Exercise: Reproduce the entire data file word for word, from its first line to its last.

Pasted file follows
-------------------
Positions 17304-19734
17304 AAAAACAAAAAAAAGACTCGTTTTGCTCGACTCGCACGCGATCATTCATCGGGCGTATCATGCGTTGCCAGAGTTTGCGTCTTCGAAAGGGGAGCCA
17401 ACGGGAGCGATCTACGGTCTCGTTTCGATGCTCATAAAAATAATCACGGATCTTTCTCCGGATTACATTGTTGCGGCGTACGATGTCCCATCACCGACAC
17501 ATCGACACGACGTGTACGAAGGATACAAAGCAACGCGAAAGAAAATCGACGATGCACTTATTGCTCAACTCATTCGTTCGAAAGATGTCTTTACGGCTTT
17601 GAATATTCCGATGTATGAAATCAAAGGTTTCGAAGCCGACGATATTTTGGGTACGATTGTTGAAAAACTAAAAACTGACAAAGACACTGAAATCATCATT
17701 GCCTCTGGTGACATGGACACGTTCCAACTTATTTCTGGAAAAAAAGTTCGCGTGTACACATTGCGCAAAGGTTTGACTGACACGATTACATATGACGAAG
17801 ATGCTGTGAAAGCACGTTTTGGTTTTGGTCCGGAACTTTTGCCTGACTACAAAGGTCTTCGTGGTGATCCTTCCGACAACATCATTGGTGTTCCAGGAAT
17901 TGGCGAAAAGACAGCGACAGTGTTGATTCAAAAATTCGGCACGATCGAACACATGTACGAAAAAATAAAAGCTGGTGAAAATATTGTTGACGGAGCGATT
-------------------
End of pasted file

Positions 17304-19734
17304 AAAAACAAAAAAAAGACTCGTTTTGCTCGACTCGCACGCGATCATTCATCGGGCGTATCATGCGTTGCCAGAGTTTGCGTCTTCGAAAGGGGAGCCA
17401 ACGGGAGCGATCTACGGTCTCGTTTCGATGCTCATAAAAATAATCACGGATCTTTCTCCGGATTACATTGTTGCGGCGTACGATGTCCCATCACCGACAC
17501 ATCGACACGACGTGTACGAAGGATACAAAGCAACGCGAAAGAAAATCGACGATGCACTTATTGCTCAACTCATTCGTTCGAAAGATGTCTTTACGGCTTT
17601 GAATATTCCGATGTATGAAATCAAAGGTTTCGAAGCCGACGATATTTTGGGTACGATTGTTGAAAAACTAAAAACTGACAAAGACACTGAAATCATCATT
17701 GCCTCTGGTGACATGGACACGTTCCAACTTATTTCTGGAAAAAAAGTTCGCGTGTACACATTGCGCAAAGGTTTGACTGACACGATTACATATGACGAAG
17801 ATGCTGTGAAAGCACGTTTTGGTTTTGGTCCGGAACTTTTGCCTGACTACAAAGGTCTTCGTGGTGATCCTTCCGACAACATCATTGGTGTTCCAGGAAT
17901 TGGCGAAAAGACAGCGACAGTGTTGATTCAAAAATTCGGCACGATCGAACACATGTACGAAAAAATAAAAGCTGGTGAAAATATTGTTGACGGAGCGATT